I'm trying to deploy a simple REST API written in Golang to AWS EKS.

            I created an EKS cluster on AWS using Terraform and applied the AWS load balancer controller Helm chart to it.

            All resources in the cluster look like:



            Answered 2022-Mar-15 at 15:23

            A CrashloopBackOff means that you have a pod starting, crashing, starting again, and then crashing again.

            Maybe the error come from the application itself that it can not connect to database, redis,...

            You may find something useful here:

            My kubernetes pods keep crashing with "CrashLoopBackOff" but I can't find any log

            Source https://stackoverflow.com/questions/71483797


            Airflow on kubernetes worker pod completed but Web-Ui can't get the status
            Asked 2022-Mar-16 at 12:11

            When i set my airflow on kubernetes infra i got some problem. I refered this blog. and some setting was changed for my situation. and I think everything work out but I run dag manually or scheduled. worker pod work nicely ( I think ) but web-ui always didn't change the status just running and queued... I want to know what is wrong...

            here is my setting value.

            Version info



            Answered 2022-Mar-15 at 04:01

            the issue is with the airflow Docker image you are using.

            The ENTRYPOINT I see is a custom .sh file you have written and that decides whether to run a webserver or scheduler.

            Airflow scheduler submits a pod for the tasks with args as follows

            Source https://stackoverflow.com/questions/71240875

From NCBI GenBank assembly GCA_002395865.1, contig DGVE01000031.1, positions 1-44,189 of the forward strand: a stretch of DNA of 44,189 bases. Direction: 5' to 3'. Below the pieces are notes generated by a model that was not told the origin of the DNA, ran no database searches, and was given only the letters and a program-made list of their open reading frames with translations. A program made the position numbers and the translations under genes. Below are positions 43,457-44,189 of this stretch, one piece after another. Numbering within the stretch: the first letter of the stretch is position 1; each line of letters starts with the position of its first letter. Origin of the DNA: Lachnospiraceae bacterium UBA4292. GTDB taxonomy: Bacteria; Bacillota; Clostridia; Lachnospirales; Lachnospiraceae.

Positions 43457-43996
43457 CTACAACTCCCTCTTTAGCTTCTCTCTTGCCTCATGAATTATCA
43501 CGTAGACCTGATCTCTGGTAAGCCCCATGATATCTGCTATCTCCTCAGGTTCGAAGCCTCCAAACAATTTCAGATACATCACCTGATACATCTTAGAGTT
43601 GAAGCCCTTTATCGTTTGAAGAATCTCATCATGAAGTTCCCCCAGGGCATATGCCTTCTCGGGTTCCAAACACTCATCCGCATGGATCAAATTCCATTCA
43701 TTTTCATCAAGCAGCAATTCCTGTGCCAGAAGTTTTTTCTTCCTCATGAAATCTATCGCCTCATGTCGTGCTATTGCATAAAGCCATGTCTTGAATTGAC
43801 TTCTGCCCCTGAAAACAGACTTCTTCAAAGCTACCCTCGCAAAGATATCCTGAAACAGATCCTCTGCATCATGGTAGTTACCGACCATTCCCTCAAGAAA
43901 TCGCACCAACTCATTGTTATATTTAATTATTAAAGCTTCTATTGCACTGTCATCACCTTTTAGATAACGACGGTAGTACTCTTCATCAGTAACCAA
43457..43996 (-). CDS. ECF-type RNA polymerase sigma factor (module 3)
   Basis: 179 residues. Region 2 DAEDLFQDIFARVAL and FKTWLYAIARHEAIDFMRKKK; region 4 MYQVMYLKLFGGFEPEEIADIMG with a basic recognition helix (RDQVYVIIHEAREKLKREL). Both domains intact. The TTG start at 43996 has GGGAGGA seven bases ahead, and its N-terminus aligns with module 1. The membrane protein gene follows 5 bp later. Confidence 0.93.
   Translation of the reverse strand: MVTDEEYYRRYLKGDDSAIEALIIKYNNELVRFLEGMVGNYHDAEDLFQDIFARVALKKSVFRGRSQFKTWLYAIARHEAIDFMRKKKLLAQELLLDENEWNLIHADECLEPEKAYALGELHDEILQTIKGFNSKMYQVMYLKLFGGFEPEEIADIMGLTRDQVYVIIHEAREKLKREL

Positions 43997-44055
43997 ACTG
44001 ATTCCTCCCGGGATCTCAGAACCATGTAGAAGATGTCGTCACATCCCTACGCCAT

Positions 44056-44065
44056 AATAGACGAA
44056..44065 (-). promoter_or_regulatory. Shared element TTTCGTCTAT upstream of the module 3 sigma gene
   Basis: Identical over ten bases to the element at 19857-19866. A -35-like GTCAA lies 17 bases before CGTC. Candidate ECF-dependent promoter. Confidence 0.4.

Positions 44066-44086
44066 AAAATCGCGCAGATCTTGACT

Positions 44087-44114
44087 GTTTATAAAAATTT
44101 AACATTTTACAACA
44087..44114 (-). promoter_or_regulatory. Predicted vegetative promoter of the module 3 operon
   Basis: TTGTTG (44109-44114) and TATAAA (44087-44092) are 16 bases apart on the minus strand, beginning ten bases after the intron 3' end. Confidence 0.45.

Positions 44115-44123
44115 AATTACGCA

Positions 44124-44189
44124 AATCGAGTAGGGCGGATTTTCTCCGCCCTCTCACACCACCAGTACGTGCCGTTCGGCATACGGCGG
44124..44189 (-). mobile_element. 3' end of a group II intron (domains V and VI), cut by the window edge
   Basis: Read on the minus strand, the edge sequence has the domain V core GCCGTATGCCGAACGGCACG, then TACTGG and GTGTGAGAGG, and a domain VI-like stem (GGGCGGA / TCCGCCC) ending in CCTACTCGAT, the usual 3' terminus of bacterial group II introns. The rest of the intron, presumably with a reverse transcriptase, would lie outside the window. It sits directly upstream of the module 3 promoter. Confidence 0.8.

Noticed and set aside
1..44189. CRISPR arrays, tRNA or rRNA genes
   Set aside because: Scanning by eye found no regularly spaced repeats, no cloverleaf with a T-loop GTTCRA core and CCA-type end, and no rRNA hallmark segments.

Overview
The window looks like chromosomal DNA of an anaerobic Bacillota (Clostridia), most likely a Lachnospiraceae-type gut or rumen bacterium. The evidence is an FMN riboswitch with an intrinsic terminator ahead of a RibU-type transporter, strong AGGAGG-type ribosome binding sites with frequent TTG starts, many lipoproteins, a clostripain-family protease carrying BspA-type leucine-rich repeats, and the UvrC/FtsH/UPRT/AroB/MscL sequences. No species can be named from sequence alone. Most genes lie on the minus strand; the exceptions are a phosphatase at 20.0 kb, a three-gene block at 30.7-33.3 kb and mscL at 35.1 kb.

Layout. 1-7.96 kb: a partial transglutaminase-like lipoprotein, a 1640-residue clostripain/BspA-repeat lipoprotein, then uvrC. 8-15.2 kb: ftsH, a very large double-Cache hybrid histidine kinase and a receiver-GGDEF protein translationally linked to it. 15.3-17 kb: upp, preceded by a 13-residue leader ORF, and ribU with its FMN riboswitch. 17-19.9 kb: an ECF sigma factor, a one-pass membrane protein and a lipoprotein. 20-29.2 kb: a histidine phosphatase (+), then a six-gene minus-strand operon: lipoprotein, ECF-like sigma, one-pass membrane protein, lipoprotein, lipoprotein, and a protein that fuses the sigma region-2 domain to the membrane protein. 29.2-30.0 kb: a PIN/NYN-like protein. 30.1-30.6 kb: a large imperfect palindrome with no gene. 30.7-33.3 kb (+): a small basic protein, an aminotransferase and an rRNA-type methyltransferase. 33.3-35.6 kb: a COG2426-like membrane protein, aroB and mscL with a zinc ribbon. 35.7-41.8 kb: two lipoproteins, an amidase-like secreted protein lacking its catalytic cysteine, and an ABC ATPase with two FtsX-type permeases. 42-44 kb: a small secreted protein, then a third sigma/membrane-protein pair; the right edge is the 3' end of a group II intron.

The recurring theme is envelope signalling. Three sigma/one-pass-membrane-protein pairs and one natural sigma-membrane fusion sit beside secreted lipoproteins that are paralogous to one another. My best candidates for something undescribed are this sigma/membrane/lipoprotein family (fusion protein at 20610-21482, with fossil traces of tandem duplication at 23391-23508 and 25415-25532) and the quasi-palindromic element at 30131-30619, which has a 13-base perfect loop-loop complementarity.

NEG is not attached to any BackendService with health checking
            Asked 2022-Mar-01 at 19:50

            I have a downtime on my app running on GKE when I deploy it using rolling update.



            Answered 2022-Feb-23 at 08:56

            For an update with zero downtime you should consider using more than one pod.
            You can also tweak your maxSurge and maxUnavailable values (1).
            One-second timeout seems a bit low, consider raising those values.
            Finally, you can find an extensive guide on rolling updates in the google docs.

            Source https://stackoverflow.com/questions/71127572


            Fluent Bit does not send logs from my EKS custom applications
            Asked 2022-Mar-01 at 09:40

            I am using AWS Opensearch to retrieve the logs from all my Kubernetes applications. I have the following pods: Kube-proxy, Fluent-bit, aws-node, aws-load-balancer-controller, and all my apps (around 10).

            While fluent-bit successfully send all the logs from Kube-proxy, Fluent-bit, aws-node and aws-load-balancer-controller, none of the logs from my applications are sent. My applications had DEBUG, INFO, ERROR logs, and none are sent by fluent bit.

            Here is my fluent bit configuration:



            Answered 2022-Feb-25 at 15:15

            have you seen this article from official side? Pay attention on Log files overview section.

            When deploying Fluent Bit to Kubernetes, there are three log files that you need to pay attention to. C:\k\kubelet.err.log

            Also you can find Fluent GitHub Community and create an issue there to have better support from its contributors

            There is a Slack channel for Fluent

            Source https://stackoverflow.com/questions/71262479


            How to use Ingress Nginx Controller to route traffic to private pods Internally
            Asked 2022-Feb-18 at 19:00

            Problem: I am currently using ingress-nginx in my EKS cluster to route traffic to services that need public access.

            My use case: I have services I want to deploy in the same cluster but don't want them to have public access. I only want the pods to communicate will all other services within the cluster. Those pods are meant to be private because they're backend services and only need pod-to-pod communication. How do I modify my ingress resource for this purpose?

            Cluster Architecture: All services are in the private subnets of the cluster while the load-balancer is in the public subnets

            Additional note: I am using external-dns to dynamically create the subdomains for the hosted zones. The hosted zone is public


            Below are my service.yml and ingress.yml for public services. I want to modify these files for private services